Bernie Sanders has a smart rejoinder to the Lieberman-Warner climate change bill, a welcome bipartisan effort to tackle a serious problem that, unfortunately, doesn't tackle the problem:

Today, however, we have a qualitatively different situation. I wish it wasn't so, but it is. The issue is not what I want versus what Senator Lieberman or Senator Warner or Senator Inhofe may want -- and the need to work out an agreement that we can all accept. That's not the dynamic we face today. The issue today is one of physics and chemistry and what the best scientists in the world believe is happening to our planet because of greenhouse gas emissions. The issue is what we can do, as a nation, along with the international community, to reverse global warming and to save this planet from a catastrophic and irreversible damage which could impact billions of people.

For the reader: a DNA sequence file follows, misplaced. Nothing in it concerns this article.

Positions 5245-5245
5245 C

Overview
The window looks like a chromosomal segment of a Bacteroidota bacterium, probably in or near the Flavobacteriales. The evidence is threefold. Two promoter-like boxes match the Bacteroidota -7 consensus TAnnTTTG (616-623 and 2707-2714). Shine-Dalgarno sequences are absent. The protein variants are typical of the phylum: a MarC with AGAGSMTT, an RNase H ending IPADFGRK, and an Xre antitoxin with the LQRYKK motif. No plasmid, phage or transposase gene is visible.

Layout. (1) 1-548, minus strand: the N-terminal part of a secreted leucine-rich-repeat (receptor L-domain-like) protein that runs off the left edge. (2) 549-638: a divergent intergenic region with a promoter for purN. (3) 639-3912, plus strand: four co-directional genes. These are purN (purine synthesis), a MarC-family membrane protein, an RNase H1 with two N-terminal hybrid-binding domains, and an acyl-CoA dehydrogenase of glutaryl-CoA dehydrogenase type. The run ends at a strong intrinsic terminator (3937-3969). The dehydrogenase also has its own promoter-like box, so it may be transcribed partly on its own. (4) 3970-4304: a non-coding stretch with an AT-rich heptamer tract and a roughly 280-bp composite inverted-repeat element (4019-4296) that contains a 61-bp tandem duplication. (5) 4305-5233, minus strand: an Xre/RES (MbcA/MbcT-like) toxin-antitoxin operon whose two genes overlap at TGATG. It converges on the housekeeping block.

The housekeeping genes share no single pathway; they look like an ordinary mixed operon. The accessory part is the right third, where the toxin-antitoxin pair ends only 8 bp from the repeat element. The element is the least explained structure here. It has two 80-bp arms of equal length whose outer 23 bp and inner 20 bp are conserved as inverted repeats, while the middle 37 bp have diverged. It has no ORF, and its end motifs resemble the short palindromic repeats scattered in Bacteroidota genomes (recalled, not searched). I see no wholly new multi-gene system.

The tragic element here is that had Al Gore taken office in January 2001 we might have found ourselves in a situation where we were debating something along these lines in 2002 or 2003 when something like Lieberman-Warner could have been an adequate first step. But as time goes by the fact that there's both more carbon in the air, and a warmer planet, and a higher baseline level of emissions all make it less-and-less viable to start gently.

We want to hear what you think about this article. Submit a letter to the editor or write to letters@theatlantic.com.